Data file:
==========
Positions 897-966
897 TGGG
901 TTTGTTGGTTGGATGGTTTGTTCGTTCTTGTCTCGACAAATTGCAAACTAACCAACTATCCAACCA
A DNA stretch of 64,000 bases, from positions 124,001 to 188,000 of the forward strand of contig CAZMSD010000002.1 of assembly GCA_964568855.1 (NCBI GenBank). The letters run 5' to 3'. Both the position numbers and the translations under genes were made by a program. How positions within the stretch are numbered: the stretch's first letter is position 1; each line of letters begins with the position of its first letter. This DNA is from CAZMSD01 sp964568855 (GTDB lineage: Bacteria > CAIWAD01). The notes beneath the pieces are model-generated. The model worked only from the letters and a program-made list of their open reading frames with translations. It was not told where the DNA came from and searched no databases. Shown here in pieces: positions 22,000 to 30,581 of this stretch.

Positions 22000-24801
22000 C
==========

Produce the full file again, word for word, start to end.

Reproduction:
Positions 897-966
897 TGGG
901 TTTGTTGGTTGGATGGTTTGTTCGTTCTTGTCTCGACAAATTGCAAACTAACCAACTATCCAACCA
A DNA stretch of 64,000 bases, from positions 124,001 to 188,000 of the forward strand of contig CAZMSD010000002.1 of assembly GCA_964568855.1 (NCBI GenBank). The letters run 5' to 3'. Both the position numbers and the translations under genes were made by a program. How positions within the stretch are numbered: the stretch's first letter is position 1; each line of letters begins with the position of its first letter. This DNA is from CAZMSD01 sp964568855 (GTDB lineage: Bacteria > CAIWAD01). The notes beneath the pieces are model-generated. The model worked only from the letters and a program-made list of their open reading frames with translations. It was not told where the DNA came from and searched no databases. Shown here in pieces: positions 22,000 to 30,581 of this stretch.

Positions 22000-24801
22000 C